When the demand for a good increases, its price and quantity increase, while the demand for its substitutes decrease. The general price level and real output level are not affected.
The thing is, I hate relativism. I hate relativism more than I hate everything else, excepting, maybe, fibreglass powerboats... What it overlooks, to put it briefly and crudely, is the fixed structure of human nature. - Jerry Fodor

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http://www.debate.org...

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DanT
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3/22/2014 8:18:31 AM
Posted: 2 years ago
At 3/22/2014 7:26:15 AM, blaze8 wrote:
Supply and demand is, unfortunately, outdated in the field of Economics. Microeconomics is all Game Theory now, really has been for about 20-30 years now. AS-AD has been largely replaced by Rational Expectations Theory. They teach Marshallian Supply and Demand in undergrad, same with Keynesian AS-AD, but really no one uses them outside undergrad.

Supply and Demand is still useful in some aspects of economics. It is not outdated; it still serves a practical purpose, but it has taken a back seat to game theory. The reason it is still taught to undergrads but not to graduates, is because after the basic understanding of economics (supply and demand), you must then learn how to find the underlining causes of economic behavior.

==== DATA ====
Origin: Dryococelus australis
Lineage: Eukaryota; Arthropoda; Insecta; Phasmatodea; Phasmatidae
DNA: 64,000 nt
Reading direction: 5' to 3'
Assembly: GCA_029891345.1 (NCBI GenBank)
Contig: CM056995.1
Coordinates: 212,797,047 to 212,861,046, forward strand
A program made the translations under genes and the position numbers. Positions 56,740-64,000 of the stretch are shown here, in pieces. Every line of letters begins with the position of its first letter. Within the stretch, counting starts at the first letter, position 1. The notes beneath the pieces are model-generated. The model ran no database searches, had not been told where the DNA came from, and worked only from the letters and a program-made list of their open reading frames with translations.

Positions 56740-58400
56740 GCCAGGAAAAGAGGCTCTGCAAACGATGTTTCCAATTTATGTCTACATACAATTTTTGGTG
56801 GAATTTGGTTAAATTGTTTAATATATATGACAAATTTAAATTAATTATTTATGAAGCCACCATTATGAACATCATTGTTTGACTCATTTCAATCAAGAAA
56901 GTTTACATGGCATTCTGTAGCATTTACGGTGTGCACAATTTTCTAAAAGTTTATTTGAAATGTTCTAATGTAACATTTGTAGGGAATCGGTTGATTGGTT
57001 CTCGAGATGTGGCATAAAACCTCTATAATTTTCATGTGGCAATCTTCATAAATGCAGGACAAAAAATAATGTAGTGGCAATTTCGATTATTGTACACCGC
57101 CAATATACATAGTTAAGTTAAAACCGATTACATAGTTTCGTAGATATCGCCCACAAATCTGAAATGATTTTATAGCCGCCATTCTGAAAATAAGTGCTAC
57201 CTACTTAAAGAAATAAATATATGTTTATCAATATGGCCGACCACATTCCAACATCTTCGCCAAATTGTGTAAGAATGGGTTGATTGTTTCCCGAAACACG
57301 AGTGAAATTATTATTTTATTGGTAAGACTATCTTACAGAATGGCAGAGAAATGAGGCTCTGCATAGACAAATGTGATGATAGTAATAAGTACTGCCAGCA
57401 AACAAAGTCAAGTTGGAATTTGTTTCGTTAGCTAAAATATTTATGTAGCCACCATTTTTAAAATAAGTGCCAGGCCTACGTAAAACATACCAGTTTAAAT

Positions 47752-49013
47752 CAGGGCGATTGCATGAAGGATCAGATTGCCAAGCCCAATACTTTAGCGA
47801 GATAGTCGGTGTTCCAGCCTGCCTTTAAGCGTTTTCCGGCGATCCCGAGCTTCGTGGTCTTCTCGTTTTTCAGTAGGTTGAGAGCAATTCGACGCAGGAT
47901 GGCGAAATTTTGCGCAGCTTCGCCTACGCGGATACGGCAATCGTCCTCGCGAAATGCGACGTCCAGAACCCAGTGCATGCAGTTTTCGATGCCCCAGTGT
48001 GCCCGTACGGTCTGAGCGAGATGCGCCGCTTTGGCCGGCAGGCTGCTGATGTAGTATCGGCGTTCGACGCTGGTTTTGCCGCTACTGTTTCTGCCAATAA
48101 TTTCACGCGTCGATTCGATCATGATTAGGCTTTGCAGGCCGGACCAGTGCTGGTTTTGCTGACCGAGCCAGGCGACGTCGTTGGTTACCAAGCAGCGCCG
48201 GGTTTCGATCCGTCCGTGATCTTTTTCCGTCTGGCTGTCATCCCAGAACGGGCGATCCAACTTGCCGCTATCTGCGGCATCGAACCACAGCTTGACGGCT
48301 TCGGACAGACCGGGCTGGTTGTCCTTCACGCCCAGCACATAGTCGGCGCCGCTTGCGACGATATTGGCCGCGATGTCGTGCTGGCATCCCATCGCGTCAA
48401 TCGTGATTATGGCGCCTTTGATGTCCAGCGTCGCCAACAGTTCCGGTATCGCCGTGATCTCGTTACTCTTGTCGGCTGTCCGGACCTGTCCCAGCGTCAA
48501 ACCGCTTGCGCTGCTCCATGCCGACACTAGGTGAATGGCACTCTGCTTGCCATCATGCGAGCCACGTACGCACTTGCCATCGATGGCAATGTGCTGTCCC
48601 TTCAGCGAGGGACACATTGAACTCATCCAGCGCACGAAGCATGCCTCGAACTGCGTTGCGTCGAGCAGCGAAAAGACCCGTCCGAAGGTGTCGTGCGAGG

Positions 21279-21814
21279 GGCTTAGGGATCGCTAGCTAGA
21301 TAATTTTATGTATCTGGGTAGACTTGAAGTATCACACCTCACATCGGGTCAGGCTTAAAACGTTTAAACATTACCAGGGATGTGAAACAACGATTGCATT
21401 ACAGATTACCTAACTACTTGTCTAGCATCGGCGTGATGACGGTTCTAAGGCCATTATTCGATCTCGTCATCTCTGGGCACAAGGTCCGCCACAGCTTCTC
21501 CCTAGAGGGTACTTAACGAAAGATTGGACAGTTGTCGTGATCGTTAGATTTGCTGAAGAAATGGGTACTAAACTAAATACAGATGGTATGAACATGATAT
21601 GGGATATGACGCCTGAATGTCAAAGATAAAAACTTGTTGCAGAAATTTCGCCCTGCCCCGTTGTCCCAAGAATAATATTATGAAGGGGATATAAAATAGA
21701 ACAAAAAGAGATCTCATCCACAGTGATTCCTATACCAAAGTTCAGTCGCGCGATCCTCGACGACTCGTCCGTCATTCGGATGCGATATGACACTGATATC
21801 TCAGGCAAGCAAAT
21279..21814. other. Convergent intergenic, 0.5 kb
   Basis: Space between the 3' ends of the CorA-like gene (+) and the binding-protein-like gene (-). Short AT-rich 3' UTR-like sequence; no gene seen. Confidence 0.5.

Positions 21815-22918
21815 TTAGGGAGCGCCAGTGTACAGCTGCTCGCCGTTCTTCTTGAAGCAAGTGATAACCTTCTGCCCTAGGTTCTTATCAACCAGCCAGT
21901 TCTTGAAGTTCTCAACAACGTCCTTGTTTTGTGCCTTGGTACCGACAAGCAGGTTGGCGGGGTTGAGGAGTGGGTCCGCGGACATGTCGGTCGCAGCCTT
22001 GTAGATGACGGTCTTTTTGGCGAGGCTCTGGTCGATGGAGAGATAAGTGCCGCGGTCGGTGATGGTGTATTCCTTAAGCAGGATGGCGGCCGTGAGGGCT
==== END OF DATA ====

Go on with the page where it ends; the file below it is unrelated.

The point of college is not to teach you facts, but rather to teach you how to find facts and reach conclusions. At the undergraduate level you are a novice, and once you graduate you have learned the basics of the trade. If you have a masters, it means you have "mastered" your trade, and at the doctorate's level you have honed your trade even further. This is why most masters and doctorates degree programs require a thesis.
"Chemical weapons are no different than any other types of weapons."~Lordknukle
DanT
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3/22/2014 8:36:55 AM
Posted: 2 years ago
At 3/22/2014 8:16:45 AM, Diqiucun_Cunmin wrote:
At 3/22/2014 8:05:14 AM, DanT wrote:
At 3/22/2014 5:59:09 AM, Diqiucun_Cunmin wrote:
At 3/7/2014 8:31:08 AM, DanT wrote: